Author Archives: Mark Leon Goldberg
The Financial Times uncovers evidence that Congolese rebels loyal to Laurent Nkunda are deliberately trying to intimidate the UN peacekeeping mission in the Congo and hasten its departure.
In a letter to the UN dated October 27, two days before his forces threatened to overrun the eastern city of Goma, Gen Nkunda warned he could not guarantee peacekeepers’ safety.
“In the current circumstances in which our forces are directly confronting the government coalition, we cannot be held…accountable for the security of Monuc forces present on the front,” according to the letter, which was made available to the Financial Times by another UN official who requested anonymity.
The letter followed a telephone threat by one of Gen Nkunda’s commanders to kill Indian peacekeeping troops if the force scrambled attack helicopters to support Congolese government forces.
Meanwhile, a meeting of EU foreign ministers in Brussels earlier today reached a consensus of sorts that the EU would not send reinforcements anytime soon. It is “out of the question,” said the German Defense minister. The UK’s David Milliband and French Foreign Minister Bernard Kouchner agreed. So much for a new Operation Artemis style mission. Despite the peacekeeping mission’s calls for reinforcements and international aid, nothing seems to be forthcoming. The situation continues to fester.
At about one minute in, Congo peacekeeping chief Alan Doss complains that he has no choice but to move peacekeepers out of areas where they are needed to areas where they are needed even more. Meanwhile, this video shows how the conflict is spreading to Uganda and Sudan.
Heads of State and the Secretary General are meeting in Nairobi, Kenya today to discuss the crisis in Eastern Congo. Meanwhile, the tenuous unilateral ceasefire declared by rebel commander Laurent Nkunda seems to have ended as fighting resumed in the Kivu region today.
This is one of the worst–if not the worst–humanitarian crises in the world. War crimes, massacres, and systematic rape have been reportedly committed by all sides. So what is to be done? The United Nations Peacekeeping mission in Congo, MONUC, has 17,000 troops to cover an area the size of western Europe. It is over-burdened and in desperate need of reinforcement. The force commander’s plea for more troops and more equipment has apparently fallen on deaf ears at the Security Council. It’s credibility in the eyes of the local population diminishes with each passing day.
Peacekeepers need support. Desperately. European may step up as it did in 2006. But even that option is fraught with complication:
Henri Bentegeat, a French general who chairs the EU’s military committee, has suggested that an elite force or ‘battle group’ could be dispatched to Congo. Each of these 15 groups contain 1,500 soldiers from the national armies of several EU states. But Alain le Roy, the head of MONUC, has requested twice that number of troops in order to bolster his force.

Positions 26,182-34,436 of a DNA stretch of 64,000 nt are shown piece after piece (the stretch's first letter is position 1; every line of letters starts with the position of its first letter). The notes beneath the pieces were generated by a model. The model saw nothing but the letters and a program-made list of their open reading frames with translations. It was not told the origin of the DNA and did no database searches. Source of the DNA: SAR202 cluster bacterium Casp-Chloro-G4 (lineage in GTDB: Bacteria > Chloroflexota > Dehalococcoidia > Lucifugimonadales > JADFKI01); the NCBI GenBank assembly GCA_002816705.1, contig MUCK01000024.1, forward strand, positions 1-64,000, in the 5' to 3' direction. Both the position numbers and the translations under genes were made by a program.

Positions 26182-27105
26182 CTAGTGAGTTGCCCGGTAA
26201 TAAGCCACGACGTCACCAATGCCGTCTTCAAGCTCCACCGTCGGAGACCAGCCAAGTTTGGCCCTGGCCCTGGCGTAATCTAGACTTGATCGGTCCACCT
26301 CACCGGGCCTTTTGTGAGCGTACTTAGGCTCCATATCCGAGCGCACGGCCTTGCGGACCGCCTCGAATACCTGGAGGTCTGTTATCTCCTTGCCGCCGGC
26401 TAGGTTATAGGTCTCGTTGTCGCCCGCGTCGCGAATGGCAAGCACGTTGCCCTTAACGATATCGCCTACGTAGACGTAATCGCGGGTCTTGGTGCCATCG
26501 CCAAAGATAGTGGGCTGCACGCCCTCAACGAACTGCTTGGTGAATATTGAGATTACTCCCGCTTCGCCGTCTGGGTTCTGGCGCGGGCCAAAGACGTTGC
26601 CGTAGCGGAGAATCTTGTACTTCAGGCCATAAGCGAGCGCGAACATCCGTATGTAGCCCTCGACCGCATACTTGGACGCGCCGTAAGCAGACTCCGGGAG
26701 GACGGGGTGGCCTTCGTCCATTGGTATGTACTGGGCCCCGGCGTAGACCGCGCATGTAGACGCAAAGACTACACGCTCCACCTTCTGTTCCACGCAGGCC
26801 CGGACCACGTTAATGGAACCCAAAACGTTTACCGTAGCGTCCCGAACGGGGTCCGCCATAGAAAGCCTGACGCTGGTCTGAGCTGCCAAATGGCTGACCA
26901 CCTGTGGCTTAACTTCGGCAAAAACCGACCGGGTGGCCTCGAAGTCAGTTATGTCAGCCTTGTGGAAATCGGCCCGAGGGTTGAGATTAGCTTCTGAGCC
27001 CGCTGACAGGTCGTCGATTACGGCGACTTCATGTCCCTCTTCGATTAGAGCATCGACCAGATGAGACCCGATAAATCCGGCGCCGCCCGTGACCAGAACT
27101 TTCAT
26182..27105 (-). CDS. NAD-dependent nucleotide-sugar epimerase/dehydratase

Neil Campbell, a spokesman for the International Crisis Group, which monitors the causes of conflict, noted that no battle groups have yet been deployed by the EU since they reached full operational capacity last year, even though many observers believe they were set up to deal with situations such as the one in eastern Congo.
While Campbell believes that the EU should commit troops, he is adamant that they should not hail from France. According to declassified documents released by the authorities in Paris during 2007, France gave military and diplomatic support to the perpetrators of the 1994 genocide in neighbouring Rwanda, in which one million ethnic Tutsis were slaughtered. The current Rwandan government has also published reports, which allege that late French president Francois Mitterrand was complicit in the slaughter.
Meanwhile, the people of North Kivu are trapped.
Joyful scenes like this:
Are tempered with sentiments like this, found in a letter to the editor of The Guardian (Nigeria)
What has happened in United States of America is in total contrast to what continues to happen in Africa and Nigeria, the most populous black nation in the world.
The Black world still represents a place where political opportunities are not open to all; where godfatherism in politics thrives; where the people’s votes do not count; where ethnicity still defines the trends in politics; where there is no transparency and accountability in government, and where anyone who calls and crusades for change, is seen as an enemy of the State rather than a patriot…
If we must be like America, we must begin to make sacrifices for our country by putting aside mundane considerations like friendships, tribal ties, consanguinal relationships, financial inducements, and at all times be ready to fight for social justice, equality of all parts of the country, accountability and transparency in government and most importantly, free and fair elections. At the end, we may be able to say like the Americans “Yes We Can!”
I don’t think this is unique to Africa. Around the world the Obama victory is forcing people to take a hard look at their own societies. And that includes those of us in the United States.
The money quote:
“To all those watching tonight from beyond our shores, from parliaments and palaces, to those who are huddled around radios in the forgotten corners of the world, our stories are singular, but our destiny is shared, and a new dawn of American leadership is at hand.”
The SG: In Ethiopia over the weekend, the SG is now in the United Arab Emirates. Today he met with Sheikh Mohammad bin Rashed Al Maktoum, Vice President and Prime Minister of the UAE, where the two discussed developments in the region, including Syria, Iran, Lebanon, Egypt and Jordan, and in the Middle East Peace Process.